But let me make a clear distinction. We don’t want false confidence. We want our kids to be proud and confident of the things that they have personally achieved. We don’t want confidence if it comes with lying.


Let me finish with what’s possibly the most important attitude trait. Teach your kids that kindness should be at the heart of everything they do in life. There are some who say, “Nice guys finish last.” But I’ve found the opposite to be true. In the business world, I’ve gotten far with my consulting clients because of the willingness and kindness that I always express. It’s all about the relationship and establishing a friendship. Who wants to work with someone who’s cutthroat and only looks out for himself?

There are many ways to show our kids what kindness looks like. If you see an adult struggling to open a door, have your child open the door for them. If you see an elderly person drop something, have your child pick it up. If you see a friend struggling to get across the monkey bars, have your child offer words of encouragement to the friend.

By the same token, stop your kids if they’re ever unkind. Listen not only to what your kids say, but how they say it. And make sure you’re around to witness your child’s kindness (or lack thereof). When friends come over, don’t hover, but be sure you can see how your child treats friends.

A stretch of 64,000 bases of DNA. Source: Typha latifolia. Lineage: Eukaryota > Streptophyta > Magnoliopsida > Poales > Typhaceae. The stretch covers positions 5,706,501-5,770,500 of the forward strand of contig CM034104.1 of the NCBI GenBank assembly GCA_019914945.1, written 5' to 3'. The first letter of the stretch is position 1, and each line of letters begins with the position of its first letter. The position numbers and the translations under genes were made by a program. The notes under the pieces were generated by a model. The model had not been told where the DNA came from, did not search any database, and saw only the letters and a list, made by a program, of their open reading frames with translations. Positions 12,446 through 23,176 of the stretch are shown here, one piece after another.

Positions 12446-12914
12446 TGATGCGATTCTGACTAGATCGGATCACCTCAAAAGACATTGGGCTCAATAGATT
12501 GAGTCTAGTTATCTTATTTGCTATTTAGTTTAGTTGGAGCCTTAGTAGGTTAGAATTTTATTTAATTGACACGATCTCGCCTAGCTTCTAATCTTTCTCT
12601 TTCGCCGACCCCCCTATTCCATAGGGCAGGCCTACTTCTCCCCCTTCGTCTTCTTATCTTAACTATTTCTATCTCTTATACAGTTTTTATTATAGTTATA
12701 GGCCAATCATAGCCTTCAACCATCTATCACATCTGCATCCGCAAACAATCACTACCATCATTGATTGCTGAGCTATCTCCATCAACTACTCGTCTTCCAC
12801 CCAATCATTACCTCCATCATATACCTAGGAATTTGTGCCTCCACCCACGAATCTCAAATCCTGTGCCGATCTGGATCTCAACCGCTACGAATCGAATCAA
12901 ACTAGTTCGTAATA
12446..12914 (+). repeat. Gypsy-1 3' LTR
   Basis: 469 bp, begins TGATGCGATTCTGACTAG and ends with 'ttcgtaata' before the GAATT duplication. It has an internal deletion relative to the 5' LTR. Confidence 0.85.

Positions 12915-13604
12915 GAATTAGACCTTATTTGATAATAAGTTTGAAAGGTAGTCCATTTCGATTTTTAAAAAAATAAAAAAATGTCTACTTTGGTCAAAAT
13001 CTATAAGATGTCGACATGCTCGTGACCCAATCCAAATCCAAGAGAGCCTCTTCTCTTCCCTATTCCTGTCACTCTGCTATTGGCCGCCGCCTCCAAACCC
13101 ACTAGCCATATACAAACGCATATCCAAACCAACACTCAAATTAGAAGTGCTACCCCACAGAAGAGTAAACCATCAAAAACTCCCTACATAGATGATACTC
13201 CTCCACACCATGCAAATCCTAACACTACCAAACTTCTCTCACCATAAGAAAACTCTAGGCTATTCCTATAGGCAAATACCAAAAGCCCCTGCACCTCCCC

As you can imagine, living a life of kindness is the best way to teach it to your kids. Model the behavior, but go beyond even that. Be on the lookout for ways that your child can express kindness. Kids are naturally self-absorbed, so they won’t always spot opportunities for kindness. But if you do it often enough, they will begin to see it for themselves.


Be sure to follow us all week:

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Babywise Week: Should You Correct for Attitude?

It’s Babywise Week! All week, you’ll be hearing from the Babywise Friendly Blog Network (BFBN) with posts on a similar topic. This week, it’s all about attitude. We kick off the week with a post from Valerie. She asks the question, “Should you correct for attitude?”

There are many who would say that correcting for attitude runs the risk of stifling our kids’ emotions. But as Valerie explains, teaching our kids to deal with their emotions is a great gift. By instilling in our kids a sense of emotional maturity, they will be much better prepared for any difficulties life may throw their way.

Here’s a quick summary of the points she covers:

  • The value of a good attitude
  • The importance of self-control
  • Learning the right way to respond
  • Developing a habit of good attitude
  • Correcting for attitude

Head on over to Valerie’s blog to read her post in its entirety. And be sure to follow us all week: